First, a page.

04-800-Q   Games and Entrepreneurship

Location: Africa

Units: 12

Semester Offered: Spring

Course description

The business and production of electronic games – whether on a computer, video console, or handheld device – has become an important industry. In this module, you will get an overall “big picture” overview of the area of electronic games, ranging from technologies, design/psychology, and artistic fundamentals, to business models and structures, markets and distribution, financial planning, and the organization of development work and workflows. As part of the module, you will play and analyze a range of games, and develop a product/business plan for a new game in group work.

Game development is a highly creative, interdisciplinary, and team-oriented task. Social aspects of teamwork and creative techniques like brainstorming will thus also receive special attention in this module. 

Content details

Note that gaming is an area that is changing very quickly. The content details below are thus just a rough guideline:

  • General introduction & history of electronic gaming: Module structure and a preview of topics; expected learning outcomes and assessment; information on tasks and project work; critical thinking considerations for independent research and analysis; history of electronic gaming
  • Game design & psychology: The brain’s reward system; emotions; association-based manipulation; biases; belief implanting; game play design basics; story-telling and narrative; edutainment and serious gaming; ethics; user testing; IP, brands, licenses, and sequels
  • Platforms and genres: PCs, consoles, handhelds, mobile phones, iPods/PDAs/tablets/TVs/other devices, VR/AR, and cloud gaming; casual games, shooters, sports games, RPGs, strategy games, MMOs, etc.
  • Markets, customer demographics, and business models: Geographical market differences; cultural, age, and gender differences; genre and platform preferences; niches; play styles; business models; distribution; marketing & customer acquisition
  • Company organization and funding schemes: Differences for small, medium, and large companies; unit and personnel structure; business strategies; publisher model; self-funding, angels, and VCs; publishing, politics, and gatekeepers; breaking into the industry
  • Project management and process pipelines: Life cycle; phases of game development; prototyping; general workflows and project planning; necessary resource components; financial planning; teamwork and personnel handling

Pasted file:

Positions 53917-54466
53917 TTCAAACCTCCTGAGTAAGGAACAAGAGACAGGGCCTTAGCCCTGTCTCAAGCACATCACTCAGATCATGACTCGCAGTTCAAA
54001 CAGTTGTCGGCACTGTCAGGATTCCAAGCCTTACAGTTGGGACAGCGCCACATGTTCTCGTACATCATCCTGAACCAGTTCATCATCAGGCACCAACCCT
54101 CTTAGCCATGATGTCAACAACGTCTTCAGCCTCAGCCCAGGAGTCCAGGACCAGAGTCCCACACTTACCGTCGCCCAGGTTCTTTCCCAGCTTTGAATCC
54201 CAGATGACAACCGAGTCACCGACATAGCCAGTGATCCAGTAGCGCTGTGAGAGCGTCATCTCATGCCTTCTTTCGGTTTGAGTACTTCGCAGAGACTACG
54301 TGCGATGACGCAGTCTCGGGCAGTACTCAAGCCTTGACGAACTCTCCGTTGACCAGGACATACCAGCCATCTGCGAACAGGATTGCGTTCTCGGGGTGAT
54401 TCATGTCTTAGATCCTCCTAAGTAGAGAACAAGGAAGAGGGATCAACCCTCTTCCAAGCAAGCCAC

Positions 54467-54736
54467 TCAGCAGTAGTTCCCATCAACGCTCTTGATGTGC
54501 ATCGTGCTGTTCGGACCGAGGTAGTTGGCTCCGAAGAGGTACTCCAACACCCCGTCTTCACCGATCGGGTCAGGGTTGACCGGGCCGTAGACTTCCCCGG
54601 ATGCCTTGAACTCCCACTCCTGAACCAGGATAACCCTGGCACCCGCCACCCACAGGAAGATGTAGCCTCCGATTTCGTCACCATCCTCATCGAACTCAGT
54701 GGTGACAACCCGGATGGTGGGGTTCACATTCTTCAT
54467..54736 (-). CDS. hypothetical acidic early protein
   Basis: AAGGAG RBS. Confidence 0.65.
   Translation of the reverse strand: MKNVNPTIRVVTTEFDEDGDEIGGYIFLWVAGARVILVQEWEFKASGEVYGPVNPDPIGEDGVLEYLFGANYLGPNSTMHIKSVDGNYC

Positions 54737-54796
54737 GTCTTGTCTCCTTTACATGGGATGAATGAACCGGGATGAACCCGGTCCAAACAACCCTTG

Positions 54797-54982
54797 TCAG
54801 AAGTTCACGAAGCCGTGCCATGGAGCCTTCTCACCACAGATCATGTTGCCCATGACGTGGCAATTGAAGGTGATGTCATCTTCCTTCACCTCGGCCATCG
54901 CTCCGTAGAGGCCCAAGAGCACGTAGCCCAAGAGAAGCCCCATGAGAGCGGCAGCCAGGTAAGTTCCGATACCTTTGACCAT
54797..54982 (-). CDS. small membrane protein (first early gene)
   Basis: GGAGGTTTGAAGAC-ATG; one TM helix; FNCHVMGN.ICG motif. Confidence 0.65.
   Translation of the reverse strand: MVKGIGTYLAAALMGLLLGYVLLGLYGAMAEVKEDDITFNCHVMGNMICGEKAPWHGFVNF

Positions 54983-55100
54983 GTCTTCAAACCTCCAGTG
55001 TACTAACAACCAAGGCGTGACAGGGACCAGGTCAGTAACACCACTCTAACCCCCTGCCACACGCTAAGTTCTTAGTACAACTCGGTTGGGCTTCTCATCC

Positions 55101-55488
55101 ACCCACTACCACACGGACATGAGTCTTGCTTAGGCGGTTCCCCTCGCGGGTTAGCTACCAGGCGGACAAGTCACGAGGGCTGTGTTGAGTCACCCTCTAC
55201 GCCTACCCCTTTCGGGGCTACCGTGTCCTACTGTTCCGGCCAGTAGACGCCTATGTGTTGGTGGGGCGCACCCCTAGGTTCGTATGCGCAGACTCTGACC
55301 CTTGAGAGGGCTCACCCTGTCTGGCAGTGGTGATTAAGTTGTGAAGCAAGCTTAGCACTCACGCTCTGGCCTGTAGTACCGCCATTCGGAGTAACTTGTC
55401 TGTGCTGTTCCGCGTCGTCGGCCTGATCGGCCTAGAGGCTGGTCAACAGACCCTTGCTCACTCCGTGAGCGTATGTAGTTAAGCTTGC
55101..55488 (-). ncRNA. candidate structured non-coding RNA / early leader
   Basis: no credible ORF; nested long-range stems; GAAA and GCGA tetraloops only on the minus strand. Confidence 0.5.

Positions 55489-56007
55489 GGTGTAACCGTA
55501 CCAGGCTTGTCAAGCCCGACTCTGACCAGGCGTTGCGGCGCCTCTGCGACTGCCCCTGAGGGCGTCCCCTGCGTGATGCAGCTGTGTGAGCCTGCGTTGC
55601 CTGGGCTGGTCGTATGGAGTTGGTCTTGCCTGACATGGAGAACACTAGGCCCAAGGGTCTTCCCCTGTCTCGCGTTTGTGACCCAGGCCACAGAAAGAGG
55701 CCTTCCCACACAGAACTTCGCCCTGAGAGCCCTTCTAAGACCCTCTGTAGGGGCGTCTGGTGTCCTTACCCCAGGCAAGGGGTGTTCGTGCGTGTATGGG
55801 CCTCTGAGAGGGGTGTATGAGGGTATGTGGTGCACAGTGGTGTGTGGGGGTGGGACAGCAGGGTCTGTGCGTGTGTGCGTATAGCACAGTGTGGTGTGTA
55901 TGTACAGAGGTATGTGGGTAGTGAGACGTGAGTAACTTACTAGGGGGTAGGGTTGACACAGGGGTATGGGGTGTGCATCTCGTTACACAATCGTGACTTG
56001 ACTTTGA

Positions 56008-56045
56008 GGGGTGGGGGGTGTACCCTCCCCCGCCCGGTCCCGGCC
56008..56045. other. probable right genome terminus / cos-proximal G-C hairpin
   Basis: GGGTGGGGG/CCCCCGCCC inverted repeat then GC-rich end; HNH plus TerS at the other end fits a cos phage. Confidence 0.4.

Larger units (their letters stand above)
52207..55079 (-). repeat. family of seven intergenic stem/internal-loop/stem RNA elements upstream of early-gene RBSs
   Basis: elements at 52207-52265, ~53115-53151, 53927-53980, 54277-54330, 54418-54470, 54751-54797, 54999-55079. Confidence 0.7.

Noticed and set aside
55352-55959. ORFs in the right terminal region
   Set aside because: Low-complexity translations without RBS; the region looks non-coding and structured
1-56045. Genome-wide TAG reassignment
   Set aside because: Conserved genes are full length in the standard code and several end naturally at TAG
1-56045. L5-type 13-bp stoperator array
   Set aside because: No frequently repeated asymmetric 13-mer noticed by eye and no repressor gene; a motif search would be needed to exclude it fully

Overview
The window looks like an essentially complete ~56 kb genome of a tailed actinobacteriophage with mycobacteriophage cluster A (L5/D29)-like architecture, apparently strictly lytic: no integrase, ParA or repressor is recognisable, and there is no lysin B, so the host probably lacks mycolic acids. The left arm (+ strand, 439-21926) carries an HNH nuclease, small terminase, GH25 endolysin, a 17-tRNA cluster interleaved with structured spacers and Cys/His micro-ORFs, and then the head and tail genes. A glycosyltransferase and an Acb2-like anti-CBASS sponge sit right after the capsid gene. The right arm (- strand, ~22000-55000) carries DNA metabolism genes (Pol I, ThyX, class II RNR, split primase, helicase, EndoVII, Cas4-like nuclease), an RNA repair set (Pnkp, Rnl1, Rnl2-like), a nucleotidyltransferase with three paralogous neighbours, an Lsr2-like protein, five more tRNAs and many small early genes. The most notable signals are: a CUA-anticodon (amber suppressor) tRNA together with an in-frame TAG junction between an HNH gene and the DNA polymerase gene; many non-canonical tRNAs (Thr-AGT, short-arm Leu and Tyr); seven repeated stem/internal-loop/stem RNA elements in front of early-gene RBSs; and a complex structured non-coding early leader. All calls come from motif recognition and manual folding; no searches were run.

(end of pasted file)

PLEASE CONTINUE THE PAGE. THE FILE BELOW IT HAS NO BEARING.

• Visual and audio design: Art direction; concept, 2D, 3D, and animation production; motion capturing; technical constraints; sound and music production; voice acting; development tools
  • Technology/Hardware platforms: Technical details, platform capabilities, and implications on development; (platforms mentioned above); specialized components like graphics cards
  • Technology/Graphics: Visualization basics; sprites; texture and polygon handling; shaders and rendering; shadows and lighting; particle systems; effects; DirectX, OpenGL; morphing, kinematics, and animation
  • Technology/Artificial intelligence: Goals of game AI; basics of character perception and acting; steering, pathfinding, scripting, finite state machines, behavior trees, and planning; camera AI; procedural generation
  • Technology/Other: Sound, physics, and user interfaces; networking, servers, and cloud; analytics
  • Technology/Game infrastructure: Interplay of technology components; third-party engines and middleware; development environments and tools; assets and code revision handling
  • Challenges and future directions: Additional seminars/tutorials, which will include instruction/Q&As/mentoring related to the students’ game analysis tasks, and the game product/business plan report and its presentation

Learning objectives

Students will:

  • Understand the “big picture” of game development, and how all the items below fit together
  • Be familiar with game genres and structures
  • Understand markets, demographic differences, and consumer psychology/behavior
  • Gain insights into the underlying technologies and have an overview of possible development tools
  • Understand the economic environment of game production, potential business models, and underlying business and organizational processes
  • Be able to apply the above knowledge for analyzing games, game technologies, product proposals, and business cases, identify shortcomings, and propose solutions
  • Be able to apply the above knowledge for generating an overall game product proposal, including a full company startup
  • Improve their teamwork, communication, and presentation skills through hands-on project work
  • Train independent research and analysis, and creativity techniques like brainstorming


Alexander Nareyek